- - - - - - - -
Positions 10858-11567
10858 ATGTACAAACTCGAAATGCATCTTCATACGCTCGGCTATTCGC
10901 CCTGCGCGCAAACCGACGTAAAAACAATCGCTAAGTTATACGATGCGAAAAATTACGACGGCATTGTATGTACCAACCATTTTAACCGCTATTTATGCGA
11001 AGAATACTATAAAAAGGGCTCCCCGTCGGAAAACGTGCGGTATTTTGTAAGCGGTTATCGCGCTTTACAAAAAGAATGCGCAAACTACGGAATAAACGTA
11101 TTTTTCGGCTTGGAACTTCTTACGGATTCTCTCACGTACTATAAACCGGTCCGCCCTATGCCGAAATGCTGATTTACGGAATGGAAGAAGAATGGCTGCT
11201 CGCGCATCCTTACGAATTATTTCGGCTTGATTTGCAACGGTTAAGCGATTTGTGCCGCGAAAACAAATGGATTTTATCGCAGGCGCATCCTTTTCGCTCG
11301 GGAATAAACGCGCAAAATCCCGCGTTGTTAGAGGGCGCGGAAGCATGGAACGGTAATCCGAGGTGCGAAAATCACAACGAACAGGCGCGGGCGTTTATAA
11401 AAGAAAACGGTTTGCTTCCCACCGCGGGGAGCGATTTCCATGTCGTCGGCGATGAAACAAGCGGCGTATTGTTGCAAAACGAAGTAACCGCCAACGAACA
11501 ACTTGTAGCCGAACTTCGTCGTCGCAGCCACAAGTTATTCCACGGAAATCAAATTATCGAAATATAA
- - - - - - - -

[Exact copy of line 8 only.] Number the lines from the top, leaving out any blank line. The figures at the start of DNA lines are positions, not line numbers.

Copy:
11401 AAGAAAACGGTTTGCTTCCCACCGCGGGGAGCGATTTCCATGTCGTCGGCGATGAAACAAGCGGCGTATTGTTGCAAAACGAAGTAACCGCCAACGAACA